In communities across America, bicycles are placed in static display along roadways to mark the locations of tragic transpirations that resulted in the death or severe injury of a cyclist. Painted uniformly white these bicycles contrast starkly with the surrounding environment to draw the eyes of passersby — motorists, pedestrians, and cyclists alike — to the exact spot where previously, tragically, a motorist’s focus was not drawn and which, at that time, was occupied by the victim. These markers are evocative, but the evoked response is unique to each observer and likely incongruous with the intended message.
Life is characteristically prismatic. Objective events are diffracted by our cumulative, markedly unique yet remarkably similar life stories to create the spectrum of human experience. For every event experienced or observed, internal dialogue works to erode the rough edges of objectivity so that each meshes comfortably and precisely with our existing perceptions, thoughts, and opinions. A passing motorist may look upon a ghost bike and observe a deserved and likely outcome, a confirmation of their perception that cycling is dangerous, a reinforcement of their preference for motorized transport, or simply an unsightly blemish on an otherwise beautiful roadway. A cyclist may see a monument to marginalization of non-motorists, a reminder of the perilousness of legally utilizing grotesquely inadequate transportation infrastructure, a renewal of solidarity with other cyclists on the road, a deepened hatred of motorists’ entitlement, or simply a memorial to a dead friend. A statistician may see a data point, a thief an opportunity, a lawyer a plaintiff, a doctor a patient, a theologian the work of God. What few see is a manifestation of a passionate, warm cultural embrace of mediocrity and systemic encouragement of self-importance.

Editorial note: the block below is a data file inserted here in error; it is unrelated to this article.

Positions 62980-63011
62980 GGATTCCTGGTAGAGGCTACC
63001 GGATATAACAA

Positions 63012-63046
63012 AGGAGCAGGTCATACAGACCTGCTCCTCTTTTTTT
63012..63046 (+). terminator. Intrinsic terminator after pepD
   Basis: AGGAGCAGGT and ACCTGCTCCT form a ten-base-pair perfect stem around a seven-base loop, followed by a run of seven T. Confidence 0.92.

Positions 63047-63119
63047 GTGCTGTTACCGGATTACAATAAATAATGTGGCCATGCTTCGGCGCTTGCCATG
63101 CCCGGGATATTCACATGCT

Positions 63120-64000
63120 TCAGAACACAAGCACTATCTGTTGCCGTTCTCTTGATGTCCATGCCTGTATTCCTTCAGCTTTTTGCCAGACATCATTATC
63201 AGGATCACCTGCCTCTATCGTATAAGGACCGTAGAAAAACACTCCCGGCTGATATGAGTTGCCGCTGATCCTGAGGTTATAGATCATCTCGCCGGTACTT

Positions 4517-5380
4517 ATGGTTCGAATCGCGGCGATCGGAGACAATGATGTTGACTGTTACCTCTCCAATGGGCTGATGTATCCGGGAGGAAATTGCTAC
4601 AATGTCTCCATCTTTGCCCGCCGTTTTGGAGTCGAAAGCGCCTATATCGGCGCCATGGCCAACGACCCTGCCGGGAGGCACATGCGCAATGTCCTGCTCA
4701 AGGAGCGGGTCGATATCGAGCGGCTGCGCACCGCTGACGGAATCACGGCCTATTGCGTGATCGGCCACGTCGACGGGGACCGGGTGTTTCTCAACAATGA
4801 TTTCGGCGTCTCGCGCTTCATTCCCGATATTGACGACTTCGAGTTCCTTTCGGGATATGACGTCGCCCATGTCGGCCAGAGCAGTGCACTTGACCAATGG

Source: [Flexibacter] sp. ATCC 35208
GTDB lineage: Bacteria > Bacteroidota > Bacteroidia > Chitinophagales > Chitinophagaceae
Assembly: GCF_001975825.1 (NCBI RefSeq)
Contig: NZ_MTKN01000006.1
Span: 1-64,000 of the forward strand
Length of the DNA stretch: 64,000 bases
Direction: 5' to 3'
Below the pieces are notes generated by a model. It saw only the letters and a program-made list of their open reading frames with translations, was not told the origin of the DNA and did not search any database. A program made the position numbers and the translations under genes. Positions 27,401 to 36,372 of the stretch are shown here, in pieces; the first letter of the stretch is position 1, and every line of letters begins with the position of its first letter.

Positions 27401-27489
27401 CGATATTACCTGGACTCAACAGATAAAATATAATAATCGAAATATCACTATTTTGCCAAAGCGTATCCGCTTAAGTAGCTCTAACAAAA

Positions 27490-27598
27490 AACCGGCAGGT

Cyclist and pedestrian deaths, and, by extension, commemorative ghost bikes, are eventualities of a transportation system in which the de facto mode of utilization is the personal automobile. A system that does not viably support multi-modal transportation inherently prioritizes motorists’ needs above all others. This prioritization demonstrates that the collective benefits of walkable and ridable transportation designs are secondary to the needs of motorists; a distinction that is made without critically examining the validity of those supposed needs. A simple cost-benefit analysis of this arrangement generates much disdain among those who value independence, health, mobility, and financial freedom over the convenience of shoveling nutritionally deficient food products harvested with zero energy expenditure through the window of an idling vehicle into a wet, toothed recess resting atop labyrinthine folded jowls. Considering that errands as superfluous as fetching fast food constitute a significant subset of the set containing all trips made by car, it is easy to see why marginalized road users, cyclists and pedestrians to be specific, are so rightfully incensed. The passivity with which drivers submit themselves to the abortion of a design that is the traffic system in the United States gives perspective on just how warmly society has embraced mediocrity.